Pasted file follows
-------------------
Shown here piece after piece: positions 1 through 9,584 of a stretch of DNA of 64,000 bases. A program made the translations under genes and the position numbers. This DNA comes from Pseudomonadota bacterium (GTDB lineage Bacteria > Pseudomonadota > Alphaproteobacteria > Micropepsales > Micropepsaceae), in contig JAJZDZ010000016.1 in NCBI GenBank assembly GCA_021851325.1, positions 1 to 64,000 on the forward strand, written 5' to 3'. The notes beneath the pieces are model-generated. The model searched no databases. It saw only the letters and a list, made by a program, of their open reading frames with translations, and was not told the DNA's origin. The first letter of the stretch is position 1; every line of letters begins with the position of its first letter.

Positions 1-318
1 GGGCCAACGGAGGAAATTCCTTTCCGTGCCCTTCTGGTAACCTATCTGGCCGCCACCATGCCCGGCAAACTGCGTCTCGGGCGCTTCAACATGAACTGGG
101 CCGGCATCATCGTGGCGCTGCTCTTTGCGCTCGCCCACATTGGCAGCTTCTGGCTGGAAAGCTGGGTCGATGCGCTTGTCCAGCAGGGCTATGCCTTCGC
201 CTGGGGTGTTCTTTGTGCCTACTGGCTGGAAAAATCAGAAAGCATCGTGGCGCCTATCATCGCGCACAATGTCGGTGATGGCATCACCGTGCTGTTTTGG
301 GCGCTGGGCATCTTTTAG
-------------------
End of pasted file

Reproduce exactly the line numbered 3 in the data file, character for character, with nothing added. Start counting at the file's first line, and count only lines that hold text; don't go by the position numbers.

1 GGGCCAACGGAGGAAATTCCTTTCCGTGCCCTTCTGGTAACCTATCTGGCCGCCACCATGCCCGGCAAACTGCGTCTCGGGCGCTTCAACATGAACTGGG